American Cancer Society recruiting EV residents for third 30-year study - East Valley Tribune: Health

American Cancer Society recruiting EV residents for third 30-year study

Project seeking locals age 30-65 committed to completed health-related surveys every 2-3 years over next three decades

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Posted: Sunday, November 3, 2013 5:27 am | Updated: 4:14 pm, Wed Dec 3, 2014.

East Valley residents have an opportunity to play an important role in a research project that should have a profound effect on cancer research over the next three decades.

The project is the American Cancer Society’s Cancer Prevention Study-3, and it requires participants who have never had a cancer diagnosis and are between the ages of 30 and 65 to commit to fill out surveys sent every two to three years over the next 30 years. During the in-person enrollment session, volunteers take a brief survey, have their waist circumference measured and give a blood sample, which takes somewhere between 20 and 30 minutes.

Those who do sign up will be among approximately 300,000 people across the country to participate in the American Cancer Society’s third prevention study; the first study began in the 1950s, while the second, which is ongoing, started in 1982.

“We have a new generation, and it’s time to do a new study,” said CP-3 Project Manager Alyss Jensby.

The purpose of all three studies is to find the factors in life that can cause cancer. In the first two studies, researchers uncovered the correlation between smoking and lung cancer, the link between large waist size and increased death rates in cancer, and how air pollution effects lung and heart conditions, according to a press release.

Those are just a few of the things the ACS has discovered through the first two projects, and Jensby said the organization continues to glean more information from that second study to this day, for example how walking an hour a day can reduce the occurrences of cancer.

As Jensby mentioned earlier though, the third study will account for the things a new generation of people encounter on a day to day basis. The study can account for the effects continued technological innovations have on people, can account for the shift in environmental factors both natural and manmade, and can tail back to the early studies by confirming or disproving what researchers discovered over the last few decades.

“I just want to fast forward for 30 years to see what we find,” she said. “You never really know the information you’ll get out of it.”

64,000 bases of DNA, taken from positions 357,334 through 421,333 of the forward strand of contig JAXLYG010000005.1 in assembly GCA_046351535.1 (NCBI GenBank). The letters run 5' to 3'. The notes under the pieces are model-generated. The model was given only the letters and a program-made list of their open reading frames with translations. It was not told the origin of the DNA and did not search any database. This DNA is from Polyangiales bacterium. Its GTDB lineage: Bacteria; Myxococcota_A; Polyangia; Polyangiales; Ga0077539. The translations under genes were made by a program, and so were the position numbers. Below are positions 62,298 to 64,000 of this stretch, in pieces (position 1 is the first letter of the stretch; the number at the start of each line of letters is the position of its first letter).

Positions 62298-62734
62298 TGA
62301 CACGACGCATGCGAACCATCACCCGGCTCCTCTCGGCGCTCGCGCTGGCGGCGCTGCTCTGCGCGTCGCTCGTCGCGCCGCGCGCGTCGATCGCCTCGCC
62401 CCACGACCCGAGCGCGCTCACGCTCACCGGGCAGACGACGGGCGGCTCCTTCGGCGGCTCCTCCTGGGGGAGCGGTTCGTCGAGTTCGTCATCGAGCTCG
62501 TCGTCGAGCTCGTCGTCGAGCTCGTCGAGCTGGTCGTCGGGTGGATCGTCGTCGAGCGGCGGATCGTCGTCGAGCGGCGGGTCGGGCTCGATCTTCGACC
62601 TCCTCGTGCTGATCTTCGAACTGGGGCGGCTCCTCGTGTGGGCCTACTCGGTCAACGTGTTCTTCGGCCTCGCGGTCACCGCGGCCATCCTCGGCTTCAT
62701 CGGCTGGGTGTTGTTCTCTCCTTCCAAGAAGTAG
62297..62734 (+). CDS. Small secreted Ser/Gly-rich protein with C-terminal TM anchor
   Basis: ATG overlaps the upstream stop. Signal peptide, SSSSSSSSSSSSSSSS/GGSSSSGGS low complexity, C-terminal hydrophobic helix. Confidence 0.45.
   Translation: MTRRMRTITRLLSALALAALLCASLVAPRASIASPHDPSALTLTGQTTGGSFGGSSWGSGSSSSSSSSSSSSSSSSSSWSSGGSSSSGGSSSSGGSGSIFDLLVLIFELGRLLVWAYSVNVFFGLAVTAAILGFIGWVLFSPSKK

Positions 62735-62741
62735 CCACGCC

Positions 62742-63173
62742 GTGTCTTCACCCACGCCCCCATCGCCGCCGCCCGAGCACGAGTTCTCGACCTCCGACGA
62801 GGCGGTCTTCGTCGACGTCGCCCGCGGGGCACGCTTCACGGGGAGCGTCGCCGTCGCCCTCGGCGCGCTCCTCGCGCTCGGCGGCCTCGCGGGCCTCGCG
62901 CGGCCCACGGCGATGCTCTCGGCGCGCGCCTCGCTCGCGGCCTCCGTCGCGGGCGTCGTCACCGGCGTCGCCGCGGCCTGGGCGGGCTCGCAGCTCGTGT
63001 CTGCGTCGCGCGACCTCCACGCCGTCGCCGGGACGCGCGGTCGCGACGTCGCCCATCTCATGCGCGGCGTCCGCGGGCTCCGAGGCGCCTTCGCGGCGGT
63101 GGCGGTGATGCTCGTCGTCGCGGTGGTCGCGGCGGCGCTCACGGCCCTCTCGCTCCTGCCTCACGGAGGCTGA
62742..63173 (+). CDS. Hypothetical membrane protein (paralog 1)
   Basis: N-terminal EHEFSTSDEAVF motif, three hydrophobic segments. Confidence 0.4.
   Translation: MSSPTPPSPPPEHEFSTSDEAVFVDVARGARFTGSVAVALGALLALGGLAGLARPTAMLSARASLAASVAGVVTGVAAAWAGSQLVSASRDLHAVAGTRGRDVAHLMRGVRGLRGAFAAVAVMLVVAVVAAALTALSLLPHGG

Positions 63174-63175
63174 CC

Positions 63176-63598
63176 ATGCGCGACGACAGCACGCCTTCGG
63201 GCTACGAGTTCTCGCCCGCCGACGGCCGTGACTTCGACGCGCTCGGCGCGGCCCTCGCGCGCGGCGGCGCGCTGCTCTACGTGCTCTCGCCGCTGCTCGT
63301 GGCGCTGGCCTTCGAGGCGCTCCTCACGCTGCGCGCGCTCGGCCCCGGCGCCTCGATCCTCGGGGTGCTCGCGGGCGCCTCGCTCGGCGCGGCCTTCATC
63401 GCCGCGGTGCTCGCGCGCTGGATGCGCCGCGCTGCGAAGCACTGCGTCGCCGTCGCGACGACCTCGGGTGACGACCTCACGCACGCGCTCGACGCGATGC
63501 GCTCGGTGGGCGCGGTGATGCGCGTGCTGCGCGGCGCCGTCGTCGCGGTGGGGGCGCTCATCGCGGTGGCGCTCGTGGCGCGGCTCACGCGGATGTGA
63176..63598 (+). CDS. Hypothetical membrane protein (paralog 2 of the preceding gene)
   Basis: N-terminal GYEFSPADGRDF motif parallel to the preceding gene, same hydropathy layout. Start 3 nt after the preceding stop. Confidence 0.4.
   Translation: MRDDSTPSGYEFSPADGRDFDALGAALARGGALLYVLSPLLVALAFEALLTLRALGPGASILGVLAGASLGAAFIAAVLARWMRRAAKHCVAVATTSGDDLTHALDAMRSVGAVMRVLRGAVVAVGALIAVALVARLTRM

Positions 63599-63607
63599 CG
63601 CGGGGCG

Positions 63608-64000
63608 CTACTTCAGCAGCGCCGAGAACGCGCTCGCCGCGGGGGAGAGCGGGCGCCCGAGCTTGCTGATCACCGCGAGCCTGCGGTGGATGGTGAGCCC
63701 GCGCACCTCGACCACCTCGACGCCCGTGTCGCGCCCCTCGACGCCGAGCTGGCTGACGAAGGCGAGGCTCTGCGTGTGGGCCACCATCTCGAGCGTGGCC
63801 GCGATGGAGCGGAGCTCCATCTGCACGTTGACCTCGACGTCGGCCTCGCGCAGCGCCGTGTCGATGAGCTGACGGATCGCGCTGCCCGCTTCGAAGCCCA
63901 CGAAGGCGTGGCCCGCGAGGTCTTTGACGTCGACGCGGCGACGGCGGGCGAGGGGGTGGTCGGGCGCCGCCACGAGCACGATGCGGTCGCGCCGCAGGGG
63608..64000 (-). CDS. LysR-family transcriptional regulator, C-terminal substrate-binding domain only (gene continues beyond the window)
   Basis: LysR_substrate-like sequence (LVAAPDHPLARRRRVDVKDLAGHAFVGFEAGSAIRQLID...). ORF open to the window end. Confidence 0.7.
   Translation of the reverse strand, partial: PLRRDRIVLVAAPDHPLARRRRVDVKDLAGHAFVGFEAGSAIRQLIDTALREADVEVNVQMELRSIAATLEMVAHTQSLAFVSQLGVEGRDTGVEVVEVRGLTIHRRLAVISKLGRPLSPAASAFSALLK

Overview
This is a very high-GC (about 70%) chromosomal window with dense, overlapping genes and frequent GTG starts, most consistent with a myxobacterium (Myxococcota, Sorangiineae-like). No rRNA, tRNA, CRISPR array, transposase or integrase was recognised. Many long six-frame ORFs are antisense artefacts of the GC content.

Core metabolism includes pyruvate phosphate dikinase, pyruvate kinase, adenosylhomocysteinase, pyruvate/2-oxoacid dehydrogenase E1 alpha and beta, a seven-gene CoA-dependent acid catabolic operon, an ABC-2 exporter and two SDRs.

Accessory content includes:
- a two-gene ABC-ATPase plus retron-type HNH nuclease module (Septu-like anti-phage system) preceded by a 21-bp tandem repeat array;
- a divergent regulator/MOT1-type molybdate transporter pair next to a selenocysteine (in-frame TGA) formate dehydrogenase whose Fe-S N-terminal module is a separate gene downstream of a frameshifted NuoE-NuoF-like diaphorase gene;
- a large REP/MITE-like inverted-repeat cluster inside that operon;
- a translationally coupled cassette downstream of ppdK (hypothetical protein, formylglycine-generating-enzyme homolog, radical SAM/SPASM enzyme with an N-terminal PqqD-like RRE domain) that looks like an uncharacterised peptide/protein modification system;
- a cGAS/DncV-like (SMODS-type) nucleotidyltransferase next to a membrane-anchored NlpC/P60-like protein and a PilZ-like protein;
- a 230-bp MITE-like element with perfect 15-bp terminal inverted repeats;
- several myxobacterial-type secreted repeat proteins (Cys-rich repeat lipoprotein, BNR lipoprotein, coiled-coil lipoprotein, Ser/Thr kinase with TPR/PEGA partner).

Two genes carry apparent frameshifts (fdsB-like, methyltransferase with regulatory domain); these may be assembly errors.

Seventy-year-old Chandler resident Alan Zaben said he hopes the study will find a tie between a person’s stress level, as well as the person’s overall lifestyle, to cancer. It’s a theory he has developed after two bouts of cancer; the first came 25 years ago, and the second diagnosis was in February 2012. He said he’ll continue to have chemotherapy sessions for the rest of his life because of the second diagnosis.

Zaben places a strong emphasis on stress factors for his original diagnosis of Non-Hodgkin’s Lymphoma back in the late ‘80s, and said the devices people use today only increase their stress level.

“All of these newfangled inventions, all these new toys and games, I think it has some effect — maybe not a large effect, but some effect — on how we live. And I think that’s something that potentially needs to be controlled,” he said.

One of the factors Jensby said might dissuade people from signing up is the time commitment, as 30 years is a long time to participate in anything. But she emphasized the study, which keeps the information it collects private, isn’t all that time consuming given the infrequency of the surveys over the time period.

The timeframe didn’t dissuade Chandler resident Janelle Blaylock from setting up her appointment to register, she said she signed up alongside her sister because of how much cancer has touched her family — their mom in this case — and others they’ve met.

Blaylock said her view is if she can do anything to get closer to a cure for the various forms of cancer, then it was worth doing.

“Hopefully, in my lifetime, there will be a major breakthrough for future generations to come,” she said.

More information about the project is available by visiting There, people can set up an appointment and find the dates and times for each session, which include two in Mesa and one each in Gilbert and Chandler beginning Nov. 7 and concluding Nov. 14.

“We really want every community to be represented,” Jensby said, citing the East Valley’s diverse population.

What: American Cancer Society 30-year Cancer Study signups

When: Nov. 7-Nov. 14

Where: Gilbert, Chandler, Mesa


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